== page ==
Determining how to pay your salespeople may be one of the most important decisions you make as an organization. A study last year by TINYpulse found that the promise of a 10% salary increase would make 43% of employees leave their current jobs. So it’s important to craft a sales commission plan that meets salary expectations and attracts the most talented sales representatives you can find.
When designing a sales commission plan, management needs to ask a few questions. What will work for their organization, what will motivate their team, what method to use: all of these are basic, structural considerations that must be examined in the process of arranging for sales compensation.
43% of employees said they’d leave their current job for a 10% raise in salary.
Luckily, we’ve picked up a few insights over the years and we can help walk you through the top questions to ask when planning sales commission. We’ve even got the answers to this test.
Best 7 Commission Plan Questions:
1. What’s the best method for determining sales commission?
That entirely depends on what works best for your organization. Commissions can be based on profit, distributed according to how much of their quota is met, or tiered to allow increased rates as sales goals are achieved. Hubspot offers a pretty thorough look at different methods in this article. It’s best to keep in mind that any plan you choose must work with your budget, be easy to explain to new reps and ensure your employees earn a competitive wage.
2. What’s a fair rate to pay salespeople?
Sales rates vary by industry. The best way to establish the best rate for your organization is to compare other similar companies and how they determine commission. When considering the commission rates for your team, it’s best to benchmark them next to the average pay of their peers. And plan it out so that an average salesperson can earn at nearly half of their salary through commission.
3. What’s the average pay for salespeople in this industry?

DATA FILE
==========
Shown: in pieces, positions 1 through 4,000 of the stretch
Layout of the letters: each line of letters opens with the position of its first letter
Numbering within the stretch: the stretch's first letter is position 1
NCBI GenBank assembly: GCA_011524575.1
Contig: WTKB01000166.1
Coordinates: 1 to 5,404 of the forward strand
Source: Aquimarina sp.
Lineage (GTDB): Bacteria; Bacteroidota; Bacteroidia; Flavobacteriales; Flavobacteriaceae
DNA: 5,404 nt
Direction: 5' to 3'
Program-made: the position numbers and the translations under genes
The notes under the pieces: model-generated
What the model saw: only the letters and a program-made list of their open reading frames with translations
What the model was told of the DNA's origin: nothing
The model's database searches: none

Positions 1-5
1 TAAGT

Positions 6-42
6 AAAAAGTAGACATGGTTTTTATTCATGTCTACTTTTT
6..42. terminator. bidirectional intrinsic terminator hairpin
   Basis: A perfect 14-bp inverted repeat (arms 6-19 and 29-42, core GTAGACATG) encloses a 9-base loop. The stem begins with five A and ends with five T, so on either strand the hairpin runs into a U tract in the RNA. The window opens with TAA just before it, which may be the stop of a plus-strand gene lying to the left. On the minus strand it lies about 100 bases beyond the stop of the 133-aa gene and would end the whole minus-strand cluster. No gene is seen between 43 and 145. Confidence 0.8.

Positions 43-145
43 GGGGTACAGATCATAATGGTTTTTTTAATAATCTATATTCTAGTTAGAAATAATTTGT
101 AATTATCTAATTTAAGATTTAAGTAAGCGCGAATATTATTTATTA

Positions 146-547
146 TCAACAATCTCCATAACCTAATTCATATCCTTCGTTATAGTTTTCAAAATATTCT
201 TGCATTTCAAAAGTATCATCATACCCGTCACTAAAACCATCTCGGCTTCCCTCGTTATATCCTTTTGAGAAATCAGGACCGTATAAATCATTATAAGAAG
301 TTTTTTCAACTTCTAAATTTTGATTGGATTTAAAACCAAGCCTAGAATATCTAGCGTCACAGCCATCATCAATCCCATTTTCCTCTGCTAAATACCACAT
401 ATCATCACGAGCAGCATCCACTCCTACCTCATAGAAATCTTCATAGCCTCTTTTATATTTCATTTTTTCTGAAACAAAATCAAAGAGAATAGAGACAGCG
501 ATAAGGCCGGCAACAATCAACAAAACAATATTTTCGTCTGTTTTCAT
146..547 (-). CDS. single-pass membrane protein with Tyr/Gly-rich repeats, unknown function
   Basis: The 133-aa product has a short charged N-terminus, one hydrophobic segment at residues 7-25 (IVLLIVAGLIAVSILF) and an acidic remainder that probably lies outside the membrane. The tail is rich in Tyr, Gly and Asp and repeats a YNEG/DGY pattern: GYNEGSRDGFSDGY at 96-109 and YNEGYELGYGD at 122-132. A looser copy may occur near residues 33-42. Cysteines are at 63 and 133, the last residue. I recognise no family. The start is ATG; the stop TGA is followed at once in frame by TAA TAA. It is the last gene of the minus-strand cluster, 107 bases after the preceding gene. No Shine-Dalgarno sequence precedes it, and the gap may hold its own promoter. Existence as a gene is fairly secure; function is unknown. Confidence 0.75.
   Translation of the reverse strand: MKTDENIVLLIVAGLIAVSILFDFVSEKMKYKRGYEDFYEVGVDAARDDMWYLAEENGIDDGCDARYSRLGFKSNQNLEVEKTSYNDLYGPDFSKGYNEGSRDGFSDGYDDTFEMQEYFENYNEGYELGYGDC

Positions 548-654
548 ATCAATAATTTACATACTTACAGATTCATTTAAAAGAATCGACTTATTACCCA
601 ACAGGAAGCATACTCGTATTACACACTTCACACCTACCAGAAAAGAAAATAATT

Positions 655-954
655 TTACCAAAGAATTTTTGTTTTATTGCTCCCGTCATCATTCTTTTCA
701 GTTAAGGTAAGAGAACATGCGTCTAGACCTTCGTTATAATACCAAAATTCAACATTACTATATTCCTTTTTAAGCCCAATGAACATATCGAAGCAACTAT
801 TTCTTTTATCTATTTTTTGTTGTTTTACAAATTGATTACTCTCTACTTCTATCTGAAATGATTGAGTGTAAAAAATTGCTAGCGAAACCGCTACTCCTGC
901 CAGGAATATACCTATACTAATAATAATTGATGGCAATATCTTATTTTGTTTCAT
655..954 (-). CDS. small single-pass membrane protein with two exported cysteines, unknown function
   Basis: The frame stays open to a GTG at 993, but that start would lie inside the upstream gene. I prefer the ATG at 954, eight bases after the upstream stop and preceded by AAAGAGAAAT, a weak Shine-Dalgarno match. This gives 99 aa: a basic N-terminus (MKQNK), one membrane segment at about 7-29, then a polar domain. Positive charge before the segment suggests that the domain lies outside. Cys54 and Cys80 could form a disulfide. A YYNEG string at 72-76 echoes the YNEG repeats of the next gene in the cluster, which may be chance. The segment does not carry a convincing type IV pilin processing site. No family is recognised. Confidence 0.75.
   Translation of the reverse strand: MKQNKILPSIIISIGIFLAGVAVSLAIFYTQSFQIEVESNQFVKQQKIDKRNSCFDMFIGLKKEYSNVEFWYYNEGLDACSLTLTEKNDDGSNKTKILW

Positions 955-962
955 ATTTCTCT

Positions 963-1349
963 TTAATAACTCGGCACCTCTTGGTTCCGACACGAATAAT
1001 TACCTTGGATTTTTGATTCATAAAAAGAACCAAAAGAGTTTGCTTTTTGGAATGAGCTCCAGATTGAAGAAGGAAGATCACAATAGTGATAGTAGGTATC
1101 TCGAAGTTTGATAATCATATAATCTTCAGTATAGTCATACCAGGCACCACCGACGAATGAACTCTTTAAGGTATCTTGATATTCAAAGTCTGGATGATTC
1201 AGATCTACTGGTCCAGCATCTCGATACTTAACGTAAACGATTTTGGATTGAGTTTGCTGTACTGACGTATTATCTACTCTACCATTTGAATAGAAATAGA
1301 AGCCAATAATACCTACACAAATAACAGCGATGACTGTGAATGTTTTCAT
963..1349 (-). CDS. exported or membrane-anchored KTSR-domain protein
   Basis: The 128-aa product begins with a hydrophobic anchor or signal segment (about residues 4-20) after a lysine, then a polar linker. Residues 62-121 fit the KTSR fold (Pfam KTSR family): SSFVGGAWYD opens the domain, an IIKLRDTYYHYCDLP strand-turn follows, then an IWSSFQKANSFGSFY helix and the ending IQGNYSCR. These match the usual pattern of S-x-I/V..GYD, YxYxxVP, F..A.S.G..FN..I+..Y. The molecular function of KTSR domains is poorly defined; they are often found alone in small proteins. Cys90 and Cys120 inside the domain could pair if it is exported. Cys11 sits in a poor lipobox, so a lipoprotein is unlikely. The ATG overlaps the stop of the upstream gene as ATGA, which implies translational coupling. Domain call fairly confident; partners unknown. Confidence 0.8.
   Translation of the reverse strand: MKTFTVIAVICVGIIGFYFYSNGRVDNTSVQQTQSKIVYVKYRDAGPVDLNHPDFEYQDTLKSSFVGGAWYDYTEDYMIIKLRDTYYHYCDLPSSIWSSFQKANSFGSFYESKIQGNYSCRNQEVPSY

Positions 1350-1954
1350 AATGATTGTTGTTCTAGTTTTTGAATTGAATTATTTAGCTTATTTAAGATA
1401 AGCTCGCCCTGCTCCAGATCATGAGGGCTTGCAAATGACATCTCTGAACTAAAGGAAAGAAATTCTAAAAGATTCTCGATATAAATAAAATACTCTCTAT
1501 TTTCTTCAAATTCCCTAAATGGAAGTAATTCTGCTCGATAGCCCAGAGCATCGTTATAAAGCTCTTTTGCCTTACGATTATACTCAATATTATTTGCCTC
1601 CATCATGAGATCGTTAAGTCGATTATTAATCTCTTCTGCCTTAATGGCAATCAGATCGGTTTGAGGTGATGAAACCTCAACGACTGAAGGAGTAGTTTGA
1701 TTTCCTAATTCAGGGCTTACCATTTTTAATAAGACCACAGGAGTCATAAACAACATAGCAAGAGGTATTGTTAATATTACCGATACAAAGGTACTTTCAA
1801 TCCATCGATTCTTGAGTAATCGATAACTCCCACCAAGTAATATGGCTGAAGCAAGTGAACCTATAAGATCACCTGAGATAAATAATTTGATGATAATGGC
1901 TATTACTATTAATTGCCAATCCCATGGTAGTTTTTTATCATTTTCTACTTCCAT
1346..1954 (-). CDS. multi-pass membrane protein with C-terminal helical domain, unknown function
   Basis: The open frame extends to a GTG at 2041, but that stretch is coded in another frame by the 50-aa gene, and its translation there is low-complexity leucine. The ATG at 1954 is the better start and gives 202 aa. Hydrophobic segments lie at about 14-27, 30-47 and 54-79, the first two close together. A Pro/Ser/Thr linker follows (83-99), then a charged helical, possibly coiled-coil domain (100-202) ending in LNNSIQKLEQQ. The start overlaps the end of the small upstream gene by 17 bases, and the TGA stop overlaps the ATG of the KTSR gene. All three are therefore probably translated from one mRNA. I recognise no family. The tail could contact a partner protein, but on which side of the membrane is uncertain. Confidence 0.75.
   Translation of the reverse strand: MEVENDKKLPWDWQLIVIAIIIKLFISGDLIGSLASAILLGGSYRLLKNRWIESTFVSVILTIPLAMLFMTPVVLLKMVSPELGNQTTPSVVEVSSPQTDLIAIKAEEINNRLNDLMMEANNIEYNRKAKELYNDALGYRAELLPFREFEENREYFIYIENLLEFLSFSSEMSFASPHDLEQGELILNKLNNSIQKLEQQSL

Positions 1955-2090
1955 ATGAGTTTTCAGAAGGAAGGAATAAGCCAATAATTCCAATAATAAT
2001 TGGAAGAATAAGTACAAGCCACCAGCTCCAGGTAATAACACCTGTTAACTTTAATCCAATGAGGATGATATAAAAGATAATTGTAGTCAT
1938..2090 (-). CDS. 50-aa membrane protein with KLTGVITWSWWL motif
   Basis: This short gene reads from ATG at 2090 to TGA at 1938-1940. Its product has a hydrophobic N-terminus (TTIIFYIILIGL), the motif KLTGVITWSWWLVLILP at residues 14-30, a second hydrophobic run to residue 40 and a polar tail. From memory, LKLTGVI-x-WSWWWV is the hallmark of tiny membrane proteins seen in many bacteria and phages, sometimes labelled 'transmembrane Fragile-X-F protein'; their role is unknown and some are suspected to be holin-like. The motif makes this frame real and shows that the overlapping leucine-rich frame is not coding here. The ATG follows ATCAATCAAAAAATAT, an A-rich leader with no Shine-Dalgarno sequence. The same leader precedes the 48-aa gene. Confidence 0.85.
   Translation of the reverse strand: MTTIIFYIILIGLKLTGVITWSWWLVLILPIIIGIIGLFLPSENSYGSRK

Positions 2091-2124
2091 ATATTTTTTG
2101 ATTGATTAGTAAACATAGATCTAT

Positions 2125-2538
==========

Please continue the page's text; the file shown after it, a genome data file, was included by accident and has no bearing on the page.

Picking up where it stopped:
A little bit of research on this will help a great deal. The U.S. Bureau of Labor Statistics estimates pay for employees in a variety of industries around the country. It’s a good idea to drill down to your state and metro area and take the cost of living into account. Then determine the salary that works best for your employees and create a commission plan that aims for that.
4. Are there better ways to motivate my sales team outside of commission?
Sure. There are several other incentives that can be offered to motivate your sales team. You may consider offering additional PTO or stock options. At the end of the day, your salespeople need to pay their bills, and having the opportunity to make more money if they perform better will be highly motivational.
5. Can I change the sales commission structure later?
Certainly, sales commissions structures have to change from time to time. But we recommend keeping changes to a minimum. Every time you make a change and shift goals, it causes confusion and ultimately frustration among your team. Try to limit changes and — when changes are unavoidable — communicate them well ahead of time and remind people, in emails, on posters, in sales meetings, that those changes are coming.
6. How often should I run sales contests or incentive programs?
Seasonal or quarterly contests have the potential to drive higher sales for a period if that’s your goal. How often you coordinate them is up to you and your organization but making them consistent and understandable is key. Make sure you communicate the terms of a contest to your team (repeatedly) and keep it simple. If it’s a short term contest, sales representatives should understand exactly what they need to do to earn that incentive.
7. I figured out how to calculate sales commissions. Am I done?
No. Sales commission plans need attention. You need to keep an eye on them to make sure they’re serving your team and your organization well. To do that, it’s important to make sure that the terms of your plan are laid out in clear language for any new employees: put it in their employment agreement and discuss it with them in person. Additionally, the reports and analytics generated by commissions offer powerful insights into your company and Core can help with that.
Once you’ve got that plan, we can give it the attention it needs. Contact us to find out more about how Core can fully automate your commission process.